Health Matrix: The Journal of Law-Medicine

No abstract provided.


Health Care Costs And The Arc Of Innovation, Neel U. Sukhatme, Maxwell Gregg Bloche Jan 2019

Health Care Costs And The Arc Of Innovation, Neel U. Sukhatme, Maxwell Gregg Bloche

Georgetown Law Faculty Publications and Other Works

Health care costs continue their inexorable rise, threatening America’s long-term fiscal stability, competitiveness, and standard of living. Over the past half-century, efforts to rein in spending have uniformly failed. In this Article, we explain why, breaking with standard accounts of regulatory and market dysfunction. We point instead to the nexus of economics, mutual empathy, and social expectations that drives medical innovation and locks in low-value technologies. We show how law reflects and reinforces this nexus and how and why health-policy-makers avert their gaze.

Next, we propose to circumvent these barriers instead of surmounting them. Rather than targeting today’s ...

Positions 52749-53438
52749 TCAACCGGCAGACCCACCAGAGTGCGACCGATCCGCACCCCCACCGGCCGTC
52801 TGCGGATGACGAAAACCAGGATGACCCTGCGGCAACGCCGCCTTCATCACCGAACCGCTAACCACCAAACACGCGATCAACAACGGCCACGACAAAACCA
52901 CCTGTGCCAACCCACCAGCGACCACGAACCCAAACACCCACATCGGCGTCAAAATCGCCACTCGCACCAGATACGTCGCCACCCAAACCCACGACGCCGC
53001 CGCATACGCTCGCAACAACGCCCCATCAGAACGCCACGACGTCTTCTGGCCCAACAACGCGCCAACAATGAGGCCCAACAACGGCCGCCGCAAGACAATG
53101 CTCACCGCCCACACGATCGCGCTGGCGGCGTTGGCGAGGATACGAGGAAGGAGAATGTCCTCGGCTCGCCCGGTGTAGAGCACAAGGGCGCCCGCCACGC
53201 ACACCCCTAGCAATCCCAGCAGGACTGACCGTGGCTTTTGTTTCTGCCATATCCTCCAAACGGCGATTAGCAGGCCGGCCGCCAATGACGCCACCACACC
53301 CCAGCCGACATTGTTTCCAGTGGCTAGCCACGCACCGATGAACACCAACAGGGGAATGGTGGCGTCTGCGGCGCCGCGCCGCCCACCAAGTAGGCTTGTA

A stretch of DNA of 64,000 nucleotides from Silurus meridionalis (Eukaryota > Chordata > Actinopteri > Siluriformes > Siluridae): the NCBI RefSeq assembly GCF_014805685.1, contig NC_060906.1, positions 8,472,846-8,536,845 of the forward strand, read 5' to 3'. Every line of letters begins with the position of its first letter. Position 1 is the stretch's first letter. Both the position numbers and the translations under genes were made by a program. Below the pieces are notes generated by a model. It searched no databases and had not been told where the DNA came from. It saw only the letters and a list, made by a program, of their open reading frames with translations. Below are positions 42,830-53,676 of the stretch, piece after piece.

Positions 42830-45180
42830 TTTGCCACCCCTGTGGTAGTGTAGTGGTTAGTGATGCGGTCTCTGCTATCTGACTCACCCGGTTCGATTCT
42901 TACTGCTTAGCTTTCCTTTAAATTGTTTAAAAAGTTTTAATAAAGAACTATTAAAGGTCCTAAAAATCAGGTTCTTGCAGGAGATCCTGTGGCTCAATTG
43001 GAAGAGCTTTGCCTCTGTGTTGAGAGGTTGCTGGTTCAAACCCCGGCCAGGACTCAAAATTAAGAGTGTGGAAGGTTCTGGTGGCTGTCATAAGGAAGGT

How Liability Insurers Protect Patients And Improve Safety, Tom Baker, Charles Silver Jan 2019

How Liability Insurers Protect Patients And Improve Safety, Tom Baker, Charles Silver

Faculty Scholarship at Penn Law

Forty years after the publication of the first systematic study of adverse medical events, there is greater access to information about adverse medical events and increasingly widespread acceptance of the view that patient safety requires more than vigilance by well-intentioned medical professionals. In this essay, we describe some of the ways that medical liability insurance organizations contributed to this transformation, and we catalog the roles that those organizations play in promoting patient safety today. Whether liability insurance in fact discourages providers from improving safety or encourages them to protect patients from avoidable harms is an empirical question that a survey ...